Henrik Viberg of Uppsala University in Sweden said the baby mice exposed to BPA also became hyperactive as young adults.
BPA is used in plastics in numerous consumer products including baby bottles, tin cans, plastic containers and plastic mugs.
Mice were given different doses of BPA when they were 10 days old, and were then made to change from their well-known home cage to another identical one in 1 hour.
Normal mice are very active during the first 20 minutes, exploring the new home environment, but this behavior declines during the next 20 minutes and in the final 20 minutes it drops even more, and the mice settle down and sleep, Viberg said.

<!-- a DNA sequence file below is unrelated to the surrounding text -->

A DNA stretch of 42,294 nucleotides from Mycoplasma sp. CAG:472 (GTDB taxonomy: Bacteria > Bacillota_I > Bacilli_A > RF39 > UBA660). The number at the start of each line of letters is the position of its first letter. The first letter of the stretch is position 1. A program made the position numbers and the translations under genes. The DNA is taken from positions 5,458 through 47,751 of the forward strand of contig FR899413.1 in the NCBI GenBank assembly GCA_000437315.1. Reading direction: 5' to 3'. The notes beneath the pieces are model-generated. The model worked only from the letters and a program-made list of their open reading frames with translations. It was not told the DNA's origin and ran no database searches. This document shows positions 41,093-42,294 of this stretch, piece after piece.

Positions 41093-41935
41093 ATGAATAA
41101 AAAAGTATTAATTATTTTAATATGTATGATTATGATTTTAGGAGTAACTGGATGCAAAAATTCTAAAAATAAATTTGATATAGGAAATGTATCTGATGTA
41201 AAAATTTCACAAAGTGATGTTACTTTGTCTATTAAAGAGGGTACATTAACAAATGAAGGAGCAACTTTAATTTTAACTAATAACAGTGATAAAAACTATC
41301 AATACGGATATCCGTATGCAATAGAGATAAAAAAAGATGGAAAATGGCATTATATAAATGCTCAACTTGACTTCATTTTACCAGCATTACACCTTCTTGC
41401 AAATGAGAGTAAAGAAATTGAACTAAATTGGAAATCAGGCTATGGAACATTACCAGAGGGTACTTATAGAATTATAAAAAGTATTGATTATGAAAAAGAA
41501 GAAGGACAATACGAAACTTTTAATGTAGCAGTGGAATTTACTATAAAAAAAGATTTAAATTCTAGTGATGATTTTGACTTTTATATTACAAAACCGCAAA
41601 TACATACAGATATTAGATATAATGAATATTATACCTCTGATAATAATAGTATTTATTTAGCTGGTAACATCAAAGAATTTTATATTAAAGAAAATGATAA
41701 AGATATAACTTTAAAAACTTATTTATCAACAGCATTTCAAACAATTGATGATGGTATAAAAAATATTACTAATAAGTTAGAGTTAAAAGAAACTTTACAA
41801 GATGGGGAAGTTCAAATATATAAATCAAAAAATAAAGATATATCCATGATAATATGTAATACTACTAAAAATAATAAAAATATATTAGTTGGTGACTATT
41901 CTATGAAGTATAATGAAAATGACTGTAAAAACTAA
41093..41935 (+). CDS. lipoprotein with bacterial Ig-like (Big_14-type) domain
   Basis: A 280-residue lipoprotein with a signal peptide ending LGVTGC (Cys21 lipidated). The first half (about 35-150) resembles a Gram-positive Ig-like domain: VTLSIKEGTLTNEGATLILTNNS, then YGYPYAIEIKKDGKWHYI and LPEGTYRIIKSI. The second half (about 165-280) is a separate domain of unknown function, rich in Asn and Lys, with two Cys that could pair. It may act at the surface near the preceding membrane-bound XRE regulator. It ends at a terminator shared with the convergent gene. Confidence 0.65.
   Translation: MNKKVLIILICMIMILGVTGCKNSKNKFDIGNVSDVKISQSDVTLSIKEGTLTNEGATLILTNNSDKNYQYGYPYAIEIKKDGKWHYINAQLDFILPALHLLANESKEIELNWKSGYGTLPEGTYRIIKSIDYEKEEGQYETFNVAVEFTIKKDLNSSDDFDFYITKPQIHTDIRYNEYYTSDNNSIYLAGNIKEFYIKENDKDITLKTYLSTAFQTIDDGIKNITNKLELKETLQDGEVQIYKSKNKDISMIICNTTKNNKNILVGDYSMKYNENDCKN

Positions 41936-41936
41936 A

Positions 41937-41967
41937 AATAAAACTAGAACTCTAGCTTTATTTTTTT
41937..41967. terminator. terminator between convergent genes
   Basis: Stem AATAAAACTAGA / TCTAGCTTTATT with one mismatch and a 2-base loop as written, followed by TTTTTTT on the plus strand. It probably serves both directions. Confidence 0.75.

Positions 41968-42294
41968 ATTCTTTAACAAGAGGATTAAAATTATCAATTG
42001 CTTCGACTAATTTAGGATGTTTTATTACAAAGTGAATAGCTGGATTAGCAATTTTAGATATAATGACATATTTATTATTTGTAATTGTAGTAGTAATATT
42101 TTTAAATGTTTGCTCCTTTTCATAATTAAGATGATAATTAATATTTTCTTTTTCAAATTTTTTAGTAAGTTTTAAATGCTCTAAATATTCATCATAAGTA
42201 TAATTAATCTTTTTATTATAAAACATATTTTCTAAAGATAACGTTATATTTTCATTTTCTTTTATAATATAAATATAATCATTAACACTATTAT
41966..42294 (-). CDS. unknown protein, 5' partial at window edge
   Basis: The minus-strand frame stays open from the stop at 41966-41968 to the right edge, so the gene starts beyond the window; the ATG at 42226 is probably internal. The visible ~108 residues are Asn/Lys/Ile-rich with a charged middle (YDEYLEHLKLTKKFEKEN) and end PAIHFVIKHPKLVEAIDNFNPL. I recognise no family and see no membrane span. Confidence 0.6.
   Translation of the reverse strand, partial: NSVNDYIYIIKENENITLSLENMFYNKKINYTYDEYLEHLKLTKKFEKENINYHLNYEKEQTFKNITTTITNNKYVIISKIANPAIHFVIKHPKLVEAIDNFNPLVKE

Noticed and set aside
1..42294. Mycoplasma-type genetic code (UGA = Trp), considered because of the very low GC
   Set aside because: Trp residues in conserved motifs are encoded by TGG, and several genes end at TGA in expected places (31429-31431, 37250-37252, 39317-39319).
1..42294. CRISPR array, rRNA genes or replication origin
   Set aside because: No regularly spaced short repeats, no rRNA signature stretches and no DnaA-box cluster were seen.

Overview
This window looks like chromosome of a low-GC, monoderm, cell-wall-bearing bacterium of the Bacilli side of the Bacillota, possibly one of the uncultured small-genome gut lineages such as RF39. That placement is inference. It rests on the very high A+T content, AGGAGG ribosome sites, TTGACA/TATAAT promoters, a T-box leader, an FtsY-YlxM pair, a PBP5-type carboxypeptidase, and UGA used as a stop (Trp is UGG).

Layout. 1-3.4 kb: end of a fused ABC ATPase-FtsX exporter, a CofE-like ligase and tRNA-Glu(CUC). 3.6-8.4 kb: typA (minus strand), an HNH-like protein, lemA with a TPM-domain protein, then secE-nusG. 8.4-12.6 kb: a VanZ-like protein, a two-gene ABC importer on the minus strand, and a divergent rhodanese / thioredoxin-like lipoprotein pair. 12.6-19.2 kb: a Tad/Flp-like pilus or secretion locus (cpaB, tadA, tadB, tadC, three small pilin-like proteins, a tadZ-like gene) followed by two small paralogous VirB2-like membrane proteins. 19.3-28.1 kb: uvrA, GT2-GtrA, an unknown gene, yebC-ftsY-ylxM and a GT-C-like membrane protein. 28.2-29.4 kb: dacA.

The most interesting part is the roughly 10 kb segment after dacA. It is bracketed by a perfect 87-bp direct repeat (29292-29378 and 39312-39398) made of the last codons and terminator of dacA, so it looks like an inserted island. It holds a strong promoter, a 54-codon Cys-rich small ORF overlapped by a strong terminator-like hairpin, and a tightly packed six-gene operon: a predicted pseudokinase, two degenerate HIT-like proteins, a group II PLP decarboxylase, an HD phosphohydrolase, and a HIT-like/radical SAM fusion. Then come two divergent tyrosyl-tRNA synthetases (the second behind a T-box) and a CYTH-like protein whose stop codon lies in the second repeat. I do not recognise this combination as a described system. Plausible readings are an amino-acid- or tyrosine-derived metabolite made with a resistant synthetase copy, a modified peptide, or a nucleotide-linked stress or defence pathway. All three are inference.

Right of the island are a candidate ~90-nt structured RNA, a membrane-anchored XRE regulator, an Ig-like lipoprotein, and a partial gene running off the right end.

"In our study we found that a single exposure to BPA during the short critical period of brain development in the neonatal period leads to changes in spontaneous behavior and poorer adaptation to new environments, as well as hyperactivity among young adult mice," Viberg said in a statement. "When this is examined again later in their adult life, these functional disturbances persist, which indicates that the damage is permanent and do not in fact disappear."
The findings are published in the journal Toxicology.
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